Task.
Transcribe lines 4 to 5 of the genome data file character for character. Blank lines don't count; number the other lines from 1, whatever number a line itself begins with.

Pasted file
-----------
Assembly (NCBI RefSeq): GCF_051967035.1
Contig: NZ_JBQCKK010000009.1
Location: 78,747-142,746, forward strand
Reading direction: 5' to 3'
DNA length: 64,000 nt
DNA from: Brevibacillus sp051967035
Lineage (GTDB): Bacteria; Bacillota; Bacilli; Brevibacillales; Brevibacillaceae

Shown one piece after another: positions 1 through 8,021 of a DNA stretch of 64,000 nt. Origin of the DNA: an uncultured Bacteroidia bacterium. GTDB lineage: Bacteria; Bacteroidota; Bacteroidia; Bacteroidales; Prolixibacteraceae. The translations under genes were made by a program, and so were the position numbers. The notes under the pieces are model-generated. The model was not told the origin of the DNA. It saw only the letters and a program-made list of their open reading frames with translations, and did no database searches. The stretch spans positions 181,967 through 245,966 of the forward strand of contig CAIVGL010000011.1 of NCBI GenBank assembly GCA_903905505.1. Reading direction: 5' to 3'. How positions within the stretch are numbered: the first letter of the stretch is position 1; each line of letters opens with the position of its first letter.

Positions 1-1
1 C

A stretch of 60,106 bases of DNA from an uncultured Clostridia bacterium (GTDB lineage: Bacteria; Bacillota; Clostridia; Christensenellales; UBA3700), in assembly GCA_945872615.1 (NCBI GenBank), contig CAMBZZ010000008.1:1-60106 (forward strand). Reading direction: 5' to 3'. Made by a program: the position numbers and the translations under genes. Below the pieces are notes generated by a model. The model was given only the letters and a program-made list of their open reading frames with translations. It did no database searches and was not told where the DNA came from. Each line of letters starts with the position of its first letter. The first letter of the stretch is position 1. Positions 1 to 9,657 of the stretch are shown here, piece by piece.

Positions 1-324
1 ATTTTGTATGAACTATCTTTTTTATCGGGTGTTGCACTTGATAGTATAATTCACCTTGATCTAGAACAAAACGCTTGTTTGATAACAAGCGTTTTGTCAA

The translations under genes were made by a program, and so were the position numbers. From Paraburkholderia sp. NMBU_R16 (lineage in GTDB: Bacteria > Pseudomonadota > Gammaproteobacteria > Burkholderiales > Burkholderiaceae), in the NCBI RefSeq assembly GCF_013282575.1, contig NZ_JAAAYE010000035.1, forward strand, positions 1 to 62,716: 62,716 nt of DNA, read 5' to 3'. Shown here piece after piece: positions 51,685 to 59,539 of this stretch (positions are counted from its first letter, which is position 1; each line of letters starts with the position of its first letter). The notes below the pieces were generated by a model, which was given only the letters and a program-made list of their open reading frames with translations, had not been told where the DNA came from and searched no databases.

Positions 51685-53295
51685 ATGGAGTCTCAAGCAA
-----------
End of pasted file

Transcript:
Reading direction: 5' to 3'
DNA length: 64,000 nt